Evidence shows that there were Jews in Komárno in the Middle Ages, but modern Jewish settlement began only in the eighteenth century. Its fastest growth came with the rapid development of Komárno into an important urban center. In the space of 50 years the number of Jews almost tripled, from 849 (1850) to 2,296 (1900). After the 1869 congress that formally split Hungarian Jewry into three separate streams, the Komárno community joined the Neolog movement; a separate Orthodox community was established in 1880. The two communities used the same cemetery, which was split into two sections. Two community synagogues still stand today; the former Orthodox synagogue was integrated in the complex of a (non-Jewish) old age home. The Neolog Temple is used as a sport club. In 1941 there were 2,734 Jews in Komárno. They were deported to Auschwitz in 1944; only 248 survived. There is still an active Jewish community in the town, however. It serves today as an important trans-border center of Jewish religious and cultural life. One of the major events it sponsors is the local observance of the annual European Day of Jewish Culture, which attracts numerous visitors from Slovakia and Hungary.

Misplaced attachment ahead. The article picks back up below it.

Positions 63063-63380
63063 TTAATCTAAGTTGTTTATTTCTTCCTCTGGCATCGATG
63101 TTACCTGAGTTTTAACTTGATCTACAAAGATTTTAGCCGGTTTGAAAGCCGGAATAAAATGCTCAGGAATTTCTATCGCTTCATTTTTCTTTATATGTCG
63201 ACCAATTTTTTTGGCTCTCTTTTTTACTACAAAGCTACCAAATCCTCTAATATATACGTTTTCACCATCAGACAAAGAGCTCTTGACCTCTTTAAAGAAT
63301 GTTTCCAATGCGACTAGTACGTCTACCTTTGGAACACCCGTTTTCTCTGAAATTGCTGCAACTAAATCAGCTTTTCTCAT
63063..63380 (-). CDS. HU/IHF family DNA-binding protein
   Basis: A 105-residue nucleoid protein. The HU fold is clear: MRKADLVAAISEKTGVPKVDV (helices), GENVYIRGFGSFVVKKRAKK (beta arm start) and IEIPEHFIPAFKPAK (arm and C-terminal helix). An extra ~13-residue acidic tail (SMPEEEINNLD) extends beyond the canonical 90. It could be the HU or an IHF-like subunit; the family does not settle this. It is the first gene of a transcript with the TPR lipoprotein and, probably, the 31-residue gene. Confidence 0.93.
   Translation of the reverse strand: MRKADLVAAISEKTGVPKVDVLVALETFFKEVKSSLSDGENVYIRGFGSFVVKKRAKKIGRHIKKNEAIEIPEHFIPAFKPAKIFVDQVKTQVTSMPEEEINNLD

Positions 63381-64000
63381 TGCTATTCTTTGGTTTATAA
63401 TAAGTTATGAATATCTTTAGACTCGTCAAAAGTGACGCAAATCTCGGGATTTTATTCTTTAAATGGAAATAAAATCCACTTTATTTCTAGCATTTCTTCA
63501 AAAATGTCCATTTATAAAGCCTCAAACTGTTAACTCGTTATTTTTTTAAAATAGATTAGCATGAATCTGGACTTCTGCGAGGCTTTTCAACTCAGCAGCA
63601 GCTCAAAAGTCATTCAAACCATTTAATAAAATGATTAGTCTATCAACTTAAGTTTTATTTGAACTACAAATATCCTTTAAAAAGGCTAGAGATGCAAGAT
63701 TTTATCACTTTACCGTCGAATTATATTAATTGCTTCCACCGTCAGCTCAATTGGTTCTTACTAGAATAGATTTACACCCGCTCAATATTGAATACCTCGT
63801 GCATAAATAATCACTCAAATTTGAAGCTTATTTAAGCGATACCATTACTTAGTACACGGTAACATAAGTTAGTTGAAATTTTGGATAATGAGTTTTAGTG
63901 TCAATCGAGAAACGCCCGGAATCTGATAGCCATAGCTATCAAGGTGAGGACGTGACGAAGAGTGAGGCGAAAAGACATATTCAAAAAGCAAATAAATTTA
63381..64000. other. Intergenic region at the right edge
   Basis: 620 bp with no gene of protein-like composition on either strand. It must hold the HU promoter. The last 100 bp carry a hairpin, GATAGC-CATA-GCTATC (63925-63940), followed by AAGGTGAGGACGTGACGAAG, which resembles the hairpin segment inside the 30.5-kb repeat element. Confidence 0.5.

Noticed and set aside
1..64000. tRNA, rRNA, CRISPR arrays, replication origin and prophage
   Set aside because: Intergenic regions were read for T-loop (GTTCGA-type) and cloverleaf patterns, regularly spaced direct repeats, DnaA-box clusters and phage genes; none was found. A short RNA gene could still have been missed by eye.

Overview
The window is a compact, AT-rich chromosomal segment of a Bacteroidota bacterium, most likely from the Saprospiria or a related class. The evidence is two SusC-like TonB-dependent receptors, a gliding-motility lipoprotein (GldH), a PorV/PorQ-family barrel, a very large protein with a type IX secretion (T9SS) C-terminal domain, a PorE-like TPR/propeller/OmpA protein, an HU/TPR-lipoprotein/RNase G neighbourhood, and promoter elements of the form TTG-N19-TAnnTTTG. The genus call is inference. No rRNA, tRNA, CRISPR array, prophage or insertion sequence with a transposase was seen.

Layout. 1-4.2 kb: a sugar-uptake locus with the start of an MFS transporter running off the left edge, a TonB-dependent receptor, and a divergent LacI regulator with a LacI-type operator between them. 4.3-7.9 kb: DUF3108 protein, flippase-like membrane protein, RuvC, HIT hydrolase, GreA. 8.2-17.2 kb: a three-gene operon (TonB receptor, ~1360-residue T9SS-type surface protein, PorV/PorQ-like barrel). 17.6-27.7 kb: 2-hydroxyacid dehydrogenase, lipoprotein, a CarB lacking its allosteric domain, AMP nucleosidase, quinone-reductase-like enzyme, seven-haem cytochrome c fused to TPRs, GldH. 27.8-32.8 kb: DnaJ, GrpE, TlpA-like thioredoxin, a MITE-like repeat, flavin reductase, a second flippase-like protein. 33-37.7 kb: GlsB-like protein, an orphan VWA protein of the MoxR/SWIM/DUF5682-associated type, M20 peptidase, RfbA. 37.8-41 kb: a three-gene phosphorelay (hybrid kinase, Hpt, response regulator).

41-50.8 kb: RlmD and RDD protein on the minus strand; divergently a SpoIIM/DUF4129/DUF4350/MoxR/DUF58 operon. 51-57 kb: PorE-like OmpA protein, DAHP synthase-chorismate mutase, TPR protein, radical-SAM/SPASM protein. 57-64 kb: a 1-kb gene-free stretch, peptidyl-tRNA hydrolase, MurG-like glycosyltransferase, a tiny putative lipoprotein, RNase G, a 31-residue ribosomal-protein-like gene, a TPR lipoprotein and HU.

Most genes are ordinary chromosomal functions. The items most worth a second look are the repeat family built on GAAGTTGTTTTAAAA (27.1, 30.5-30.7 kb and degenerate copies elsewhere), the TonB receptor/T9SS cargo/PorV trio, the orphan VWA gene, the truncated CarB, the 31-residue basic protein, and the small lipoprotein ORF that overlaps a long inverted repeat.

Menház – The Jewish Communal Compound
Today the center of Jewish religious and cultural life in Komárno, Menház is the compound, built in 1896, that comprises the former Jewish old age home and its synagogue. It is a single-story, L-shaped neo-Gothic complex with unplastered brick facades. It stands on a street corner, with the main entrance on the corner. The synagogue at the northern rear side of the Menház has a charming Gothic interior with its original furniture and highly decorative cast-iron tie bars. A Holocaust monument with a memorial book of Komárno victims stands at the northern wall. A few years the ago, the Community mounted two black Holocaust memorial plaques onto the synagogue façade. Visitors should not miss visiting the small exhibition on Komárno Jewish history located in the Jewish community office.